Barack Obama is done keeping quiet while Donald Trump guts his legacy

Barack Obama is done keeping quiet while Donald Trump guts his legacy

The former president, who has kept a low public profile since leaving the White House a year and a half ago, is wading back into politics

Then president Barack Obama wipes away tears during his farewell address at McCormick Place in Chicago on Jan. 10, 2017.

WASHINGTON – Former president Barack Obama, who has kept a low public profile since leaving the White House a year and half ago, is wading back into politics ahead of the November elections.

Obama will actively help Democrats in competitive races, aides close to him say, and he is stepping up fundraising efforts for the party.

“The simple message right now is that if people participate and they vote, that this democracy works,” Obama said Thursday night at a fundraiser for the Democratic National Committee in Beverly Hills, California. “The majority of the country doesn’t want to see a dog-eat-dog world where everybody is angry all the time.”

Without directly mentioning President Donald Trump, Obama drew the contrast, saying: “To a large degree, we are seeing a competition between two stories. . . . There’s the story that is based largely on fear, and there is a story based largely in hope. There’s the story that says we’re in it together, and there’s the story that says there’s an us and a them.”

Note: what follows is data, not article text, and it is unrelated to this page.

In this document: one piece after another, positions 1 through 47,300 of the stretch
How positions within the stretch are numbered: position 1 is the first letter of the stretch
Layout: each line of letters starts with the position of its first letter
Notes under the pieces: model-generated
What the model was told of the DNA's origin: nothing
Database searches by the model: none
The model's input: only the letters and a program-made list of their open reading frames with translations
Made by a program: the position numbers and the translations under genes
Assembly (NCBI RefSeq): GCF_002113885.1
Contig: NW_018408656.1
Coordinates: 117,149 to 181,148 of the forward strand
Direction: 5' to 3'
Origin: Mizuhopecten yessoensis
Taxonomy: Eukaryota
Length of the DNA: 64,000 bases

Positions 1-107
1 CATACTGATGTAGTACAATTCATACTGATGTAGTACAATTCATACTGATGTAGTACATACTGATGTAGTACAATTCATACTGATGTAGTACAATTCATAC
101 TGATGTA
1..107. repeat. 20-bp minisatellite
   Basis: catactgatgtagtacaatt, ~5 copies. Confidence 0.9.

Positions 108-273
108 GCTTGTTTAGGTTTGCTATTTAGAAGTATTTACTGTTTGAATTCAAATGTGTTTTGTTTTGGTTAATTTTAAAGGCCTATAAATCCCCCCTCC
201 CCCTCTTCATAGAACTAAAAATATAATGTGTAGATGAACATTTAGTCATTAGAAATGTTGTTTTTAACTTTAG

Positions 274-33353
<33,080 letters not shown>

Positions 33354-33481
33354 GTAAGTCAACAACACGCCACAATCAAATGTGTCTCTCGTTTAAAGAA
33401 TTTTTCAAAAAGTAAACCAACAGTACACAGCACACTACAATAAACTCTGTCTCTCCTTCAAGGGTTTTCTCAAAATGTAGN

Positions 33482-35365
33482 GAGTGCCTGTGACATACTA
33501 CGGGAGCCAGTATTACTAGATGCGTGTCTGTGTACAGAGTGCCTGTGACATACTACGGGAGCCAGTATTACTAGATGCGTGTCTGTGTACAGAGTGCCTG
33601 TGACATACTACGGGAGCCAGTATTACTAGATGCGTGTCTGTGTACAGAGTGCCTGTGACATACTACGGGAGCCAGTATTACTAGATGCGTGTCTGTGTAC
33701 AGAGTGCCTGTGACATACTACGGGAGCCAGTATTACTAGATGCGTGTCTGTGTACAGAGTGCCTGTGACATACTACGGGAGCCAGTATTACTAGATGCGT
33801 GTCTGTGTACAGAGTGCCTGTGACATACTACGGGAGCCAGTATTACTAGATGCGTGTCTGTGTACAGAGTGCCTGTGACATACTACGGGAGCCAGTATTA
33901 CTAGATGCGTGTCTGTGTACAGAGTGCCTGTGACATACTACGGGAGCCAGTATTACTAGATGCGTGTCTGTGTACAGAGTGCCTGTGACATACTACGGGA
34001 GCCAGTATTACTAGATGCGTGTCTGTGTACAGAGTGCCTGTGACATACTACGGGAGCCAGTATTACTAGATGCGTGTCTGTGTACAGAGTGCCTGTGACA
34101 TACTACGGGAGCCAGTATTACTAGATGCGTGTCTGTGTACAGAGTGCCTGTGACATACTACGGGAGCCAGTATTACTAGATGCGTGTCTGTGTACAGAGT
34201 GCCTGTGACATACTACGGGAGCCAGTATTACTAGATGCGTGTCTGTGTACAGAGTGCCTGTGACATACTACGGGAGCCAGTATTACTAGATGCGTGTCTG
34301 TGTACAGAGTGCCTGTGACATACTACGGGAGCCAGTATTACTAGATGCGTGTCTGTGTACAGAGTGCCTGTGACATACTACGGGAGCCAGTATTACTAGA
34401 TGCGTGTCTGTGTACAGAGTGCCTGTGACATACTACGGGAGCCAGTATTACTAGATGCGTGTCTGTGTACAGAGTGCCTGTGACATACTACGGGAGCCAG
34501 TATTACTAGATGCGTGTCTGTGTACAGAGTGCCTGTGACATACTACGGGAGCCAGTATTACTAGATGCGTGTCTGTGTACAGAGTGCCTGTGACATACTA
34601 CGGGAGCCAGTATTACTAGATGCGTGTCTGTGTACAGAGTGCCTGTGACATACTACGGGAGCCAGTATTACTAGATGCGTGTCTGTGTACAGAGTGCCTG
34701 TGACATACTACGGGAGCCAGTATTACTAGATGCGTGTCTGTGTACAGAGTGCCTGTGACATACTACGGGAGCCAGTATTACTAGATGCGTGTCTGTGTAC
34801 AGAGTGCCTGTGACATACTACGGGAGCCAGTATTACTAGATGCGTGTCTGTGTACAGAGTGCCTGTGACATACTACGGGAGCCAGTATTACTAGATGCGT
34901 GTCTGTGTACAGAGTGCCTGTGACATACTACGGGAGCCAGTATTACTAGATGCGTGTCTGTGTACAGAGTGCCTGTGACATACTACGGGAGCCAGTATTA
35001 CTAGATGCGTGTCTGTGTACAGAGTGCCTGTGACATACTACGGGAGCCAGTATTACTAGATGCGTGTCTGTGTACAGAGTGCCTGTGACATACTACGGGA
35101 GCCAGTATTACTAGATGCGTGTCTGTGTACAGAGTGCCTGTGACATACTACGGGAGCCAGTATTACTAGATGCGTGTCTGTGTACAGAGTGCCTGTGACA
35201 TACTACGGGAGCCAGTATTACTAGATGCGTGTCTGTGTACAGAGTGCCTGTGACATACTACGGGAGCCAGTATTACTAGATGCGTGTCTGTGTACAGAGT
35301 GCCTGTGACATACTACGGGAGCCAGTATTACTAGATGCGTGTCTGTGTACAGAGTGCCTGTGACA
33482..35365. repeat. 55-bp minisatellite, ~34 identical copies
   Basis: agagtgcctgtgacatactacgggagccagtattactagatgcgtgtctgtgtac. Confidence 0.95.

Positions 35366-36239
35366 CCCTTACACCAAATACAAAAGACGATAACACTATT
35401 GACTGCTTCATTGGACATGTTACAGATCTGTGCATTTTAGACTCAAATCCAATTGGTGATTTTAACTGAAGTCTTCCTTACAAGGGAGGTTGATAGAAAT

Former president Barack Obama stands next to his newly unveiled portrait during a ceremony at the Smithsonian’s National Portrait Gallery, on February 12, 2018 in Washington, DC. MARK WILSON/GETTY IMAGES

Obama added that “fear is powerful” and that Democrats have a lot of ground work to do to win in November. “I would caution us from extrapolating too much from a bunch of special elections and starting to think that, ‘OK, this will take care of itself.’ Because it won’t.”

Obama was due to appear at a Friday event in San Francisco benefiting the Democratic National Campaign Committee.

On July 17, Obama will give a high-profile speech in South Africa marking the 100th anniversary of Nelson Mandela’s birth. While that speech to thousands of people is unlikely to directly address the raw political division in the United States, Obama will talk about tolerance and inclusion, organizers said.

Obama was due to appear at a Friday event in San Francisco benefiting the Democratic National Campaign Committee.

On July 17, Obama will give a high-profile speech in South Africa marking the 100th anniversary of Nelson Mandela’s birth. While that speech to thousands of people is unlikely to directly address the raw political division in the United States, Obama will talk about tolerance and inclusion, organizers said.

“Mandela stood and sacrificed greatly for democratic values and the universal rights of man. At a time when those values and human rights are under assault throughout the world, this is an essential moment for President Obama to speak,” said David Axelrod, who was Obama’s chief strategist in his two presidential campaigns.

From right: Barack Obama, president-elect Donald Trump, Melania Trump, and Michelle Obama stand for a photograph outside of the White House ahead of the 58th presidential inauguration in Washington, D.C., U.S., on Friday, Jan. 20, 2017. KEVIN DIETSCH/POOL VIA BLOOMBERGhttp://edmontonjournal.com/news/world/barack-obama-is-done-keeping-quiet-while-donald-trump-guts-his-legacy/wcm/d8ecffb6-6f0a-45d5-9e3f-41d629915022

 

 

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